2004 Topps Chrome Update Homer Bailey CIN #T72


This was the other card that caught my eye, for obviously Gripping reasons. The rest of the cards in the package were dealer's choice, and Kerry was dealing aces.

2014 Topps Luis Valbuena CHC #318
2014 Topps All-Rookie Cup Team Derek Jeter NYY #RCT-5


I recently put up my first set building tab, which currently features 2014 Topps series one. And Kerry put that to good use, hooking me up with my final base set need and some fab inserts. Valbuena and his retro jersey makes for a nice way to put a lid on the series one base set. And, needless to say, I'm thrilled with the Rookie Cup Jeter. I'm realistic about my chances of actually building a master set. But I am very serious about completing the Super Veterans and All-Rookie Cup Team sets.

2014 Topps Upper Class Matt Cain SFG #UC-22
2014 Topps Upper Class Felix Hernandez SEA #UC-29


Kerry managed to hit me with a couple of Upper Class inserts that were not only needs, but Grips as well! King Felix tried to hide his Grip in his armpit, but to no avail.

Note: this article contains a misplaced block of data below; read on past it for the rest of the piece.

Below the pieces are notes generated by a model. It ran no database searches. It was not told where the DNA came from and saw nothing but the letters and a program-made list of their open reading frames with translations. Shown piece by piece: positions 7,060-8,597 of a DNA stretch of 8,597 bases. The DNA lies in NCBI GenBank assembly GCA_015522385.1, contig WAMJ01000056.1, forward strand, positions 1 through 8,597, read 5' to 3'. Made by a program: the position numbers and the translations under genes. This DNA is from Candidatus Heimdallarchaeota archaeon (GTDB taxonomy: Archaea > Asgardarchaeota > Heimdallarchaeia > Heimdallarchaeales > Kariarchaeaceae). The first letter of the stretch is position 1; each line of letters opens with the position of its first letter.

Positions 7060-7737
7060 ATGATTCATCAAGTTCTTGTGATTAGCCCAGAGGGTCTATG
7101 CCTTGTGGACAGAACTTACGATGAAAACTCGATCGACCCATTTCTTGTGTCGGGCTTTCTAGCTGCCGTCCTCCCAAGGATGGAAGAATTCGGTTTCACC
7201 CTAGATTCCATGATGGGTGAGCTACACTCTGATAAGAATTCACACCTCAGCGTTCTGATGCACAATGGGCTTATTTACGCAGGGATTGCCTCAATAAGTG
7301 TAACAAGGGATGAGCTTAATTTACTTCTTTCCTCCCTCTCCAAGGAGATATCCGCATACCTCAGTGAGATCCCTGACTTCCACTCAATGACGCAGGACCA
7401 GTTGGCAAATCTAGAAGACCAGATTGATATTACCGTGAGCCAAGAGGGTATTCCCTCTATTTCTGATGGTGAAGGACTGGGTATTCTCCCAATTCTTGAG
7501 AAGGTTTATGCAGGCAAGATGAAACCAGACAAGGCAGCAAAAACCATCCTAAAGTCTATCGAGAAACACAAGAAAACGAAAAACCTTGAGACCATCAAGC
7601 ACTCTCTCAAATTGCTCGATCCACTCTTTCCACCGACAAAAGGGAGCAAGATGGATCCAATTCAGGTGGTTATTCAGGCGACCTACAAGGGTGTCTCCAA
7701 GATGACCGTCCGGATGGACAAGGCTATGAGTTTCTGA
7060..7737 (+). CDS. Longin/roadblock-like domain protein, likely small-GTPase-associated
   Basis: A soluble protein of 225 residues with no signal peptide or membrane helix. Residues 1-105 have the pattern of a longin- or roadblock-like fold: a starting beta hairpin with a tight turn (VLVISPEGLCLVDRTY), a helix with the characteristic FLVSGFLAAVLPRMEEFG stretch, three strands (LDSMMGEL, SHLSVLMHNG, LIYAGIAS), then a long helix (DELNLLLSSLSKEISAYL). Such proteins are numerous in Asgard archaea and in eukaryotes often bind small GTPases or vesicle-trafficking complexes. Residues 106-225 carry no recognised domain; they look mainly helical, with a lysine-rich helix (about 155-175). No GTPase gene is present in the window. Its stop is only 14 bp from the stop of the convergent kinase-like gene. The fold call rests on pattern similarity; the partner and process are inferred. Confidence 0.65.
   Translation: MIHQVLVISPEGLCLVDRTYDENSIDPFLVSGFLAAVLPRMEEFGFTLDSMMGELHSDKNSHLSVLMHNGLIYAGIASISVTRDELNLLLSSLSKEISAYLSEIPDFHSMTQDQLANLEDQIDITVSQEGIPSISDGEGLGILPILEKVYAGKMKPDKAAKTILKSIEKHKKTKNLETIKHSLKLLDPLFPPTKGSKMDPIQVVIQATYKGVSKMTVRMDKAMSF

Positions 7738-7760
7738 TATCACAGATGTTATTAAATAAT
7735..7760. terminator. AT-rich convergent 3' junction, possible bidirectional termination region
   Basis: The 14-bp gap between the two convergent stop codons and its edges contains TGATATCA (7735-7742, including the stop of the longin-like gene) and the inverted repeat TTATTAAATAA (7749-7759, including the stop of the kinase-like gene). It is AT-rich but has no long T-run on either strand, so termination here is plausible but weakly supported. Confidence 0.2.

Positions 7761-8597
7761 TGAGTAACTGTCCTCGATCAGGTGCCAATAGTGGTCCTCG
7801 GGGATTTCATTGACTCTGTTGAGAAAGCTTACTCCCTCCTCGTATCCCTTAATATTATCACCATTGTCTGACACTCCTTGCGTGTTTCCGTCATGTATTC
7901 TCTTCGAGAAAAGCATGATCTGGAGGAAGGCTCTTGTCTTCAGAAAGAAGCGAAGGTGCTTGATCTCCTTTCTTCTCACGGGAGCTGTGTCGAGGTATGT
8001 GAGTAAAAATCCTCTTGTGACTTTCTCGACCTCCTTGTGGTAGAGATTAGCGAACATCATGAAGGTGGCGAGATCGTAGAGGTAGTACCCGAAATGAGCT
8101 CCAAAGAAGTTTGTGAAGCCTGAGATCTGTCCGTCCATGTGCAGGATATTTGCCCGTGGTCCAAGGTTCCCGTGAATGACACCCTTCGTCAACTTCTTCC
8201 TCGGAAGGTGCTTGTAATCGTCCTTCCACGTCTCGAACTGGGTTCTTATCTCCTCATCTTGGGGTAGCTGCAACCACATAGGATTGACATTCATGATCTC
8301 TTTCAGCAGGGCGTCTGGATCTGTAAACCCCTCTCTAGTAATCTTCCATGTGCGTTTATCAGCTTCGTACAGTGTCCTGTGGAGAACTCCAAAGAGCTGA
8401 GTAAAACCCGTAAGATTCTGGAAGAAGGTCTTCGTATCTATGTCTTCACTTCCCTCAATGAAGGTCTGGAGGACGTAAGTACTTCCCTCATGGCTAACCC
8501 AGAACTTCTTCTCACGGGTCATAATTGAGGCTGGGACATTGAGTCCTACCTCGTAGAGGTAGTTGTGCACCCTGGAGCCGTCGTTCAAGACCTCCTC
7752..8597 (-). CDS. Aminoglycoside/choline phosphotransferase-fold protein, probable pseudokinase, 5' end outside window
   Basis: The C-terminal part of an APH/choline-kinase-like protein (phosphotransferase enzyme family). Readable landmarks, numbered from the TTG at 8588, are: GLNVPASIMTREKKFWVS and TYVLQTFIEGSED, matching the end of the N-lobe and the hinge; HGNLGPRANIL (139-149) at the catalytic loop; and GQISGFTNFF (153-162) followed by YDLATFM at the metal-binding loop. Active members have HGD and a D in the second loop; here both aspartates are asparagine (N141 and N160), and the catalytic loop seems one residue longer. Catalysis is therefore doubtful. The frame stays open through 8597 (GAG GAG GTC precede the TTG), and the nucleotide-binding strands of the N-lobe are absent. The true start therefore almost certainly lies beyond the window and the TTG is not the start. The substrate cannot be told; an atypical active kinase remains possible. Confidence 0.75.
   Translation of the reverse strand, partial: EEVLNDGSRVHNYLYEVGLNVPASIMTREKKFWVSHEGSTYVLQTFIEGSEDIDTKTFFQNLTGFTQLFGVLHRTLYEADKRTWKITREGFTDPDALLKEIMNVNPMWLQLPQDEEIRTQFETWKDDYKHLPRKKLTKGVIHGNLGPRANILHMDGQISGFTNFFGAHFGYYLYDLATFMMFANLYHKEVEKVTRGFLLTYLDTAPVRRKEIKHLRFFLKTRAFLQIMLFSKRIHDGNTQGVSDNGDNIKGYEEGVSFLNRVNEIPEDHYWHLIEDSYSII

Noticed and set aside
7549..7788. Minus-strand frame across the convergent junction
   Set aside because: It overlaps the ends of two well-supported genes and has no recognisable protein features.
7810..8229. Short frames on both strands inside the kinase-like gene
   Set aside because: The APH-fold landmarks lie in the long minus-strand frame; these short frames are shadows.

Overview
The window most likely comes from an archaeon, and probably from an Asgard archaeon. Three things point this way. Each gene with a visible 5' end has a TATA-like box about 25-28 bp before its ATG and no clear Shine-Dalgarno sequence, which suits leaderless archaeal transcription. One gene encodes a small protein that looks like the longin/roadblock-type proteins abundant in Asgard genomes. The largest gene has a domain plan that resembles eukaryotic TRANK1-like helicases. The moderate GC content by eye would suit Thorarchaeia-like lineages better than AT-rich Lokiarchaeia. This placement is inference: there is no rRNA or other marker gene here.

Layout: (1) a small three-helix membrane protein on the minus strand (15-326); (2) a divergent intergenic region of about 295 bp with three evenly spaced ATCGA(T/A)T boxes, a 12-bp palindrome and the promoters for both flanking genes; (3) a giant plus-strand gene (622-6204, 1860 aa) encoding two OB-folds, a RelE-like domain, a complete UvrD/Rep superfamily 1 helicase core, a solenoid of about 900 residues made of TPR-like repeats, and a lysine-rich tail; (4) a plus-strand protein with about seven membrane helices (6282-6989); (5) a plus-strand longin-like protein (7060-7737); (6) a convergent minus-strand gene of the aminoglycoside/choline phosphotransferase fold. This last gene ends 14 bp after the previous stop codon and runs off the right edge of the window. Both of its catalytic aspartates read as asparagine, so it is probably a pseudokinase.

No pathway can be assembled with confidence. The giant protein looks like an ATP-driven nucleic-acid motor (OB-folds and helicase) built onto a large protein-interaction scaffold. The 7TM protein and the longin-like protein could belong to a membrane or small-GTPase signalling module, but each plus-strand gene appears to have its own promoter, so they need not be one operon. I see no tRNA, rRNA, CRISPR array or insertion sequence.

2014 Topps The Future Is Now Zack Wheeler NYM #FN-11
2014 Topps The Future Is Now Jose Fernandez MIA #FN-22


Wrapping up the Topps inserts was four from the Future is Now set, including a couple of excellent young hurlers.

1995 Pinnacle UC3 Mike Piazza LAD #39
1995 Pinnacle SportFlix Eric Karros LAD #50



Kerry filled out the package with some Dodger Blue, including cards from two different Pinnacle lenticular sets from 1995. The back of the Karros card lands it in The Turtleneck Collection.

2003 Upper Deck Shawn Green Season Highlight Checklist LAD #261
2003 Upper Deck Adrian Beltre LAD #192


Just about anything that's not from a Topps base set from between 1997-2006 has a great chance of being a need for me, and these two sweet Upper Deckers were no exception.

2005 Topps Update Jeff Kent LAD #UH50
2005 Topps Update Jeff Kent All-Star LAD #UH192


I'm (98%) good when it comes to Topps base sets since 1980. But there are a few Update sets that have managed to fall through the cracks, and 2005 is one of those. So (despite the fact that it's Jeff Kent) these were very welcome additions.

2005 Fleer Showcase Duke Snider BRO #115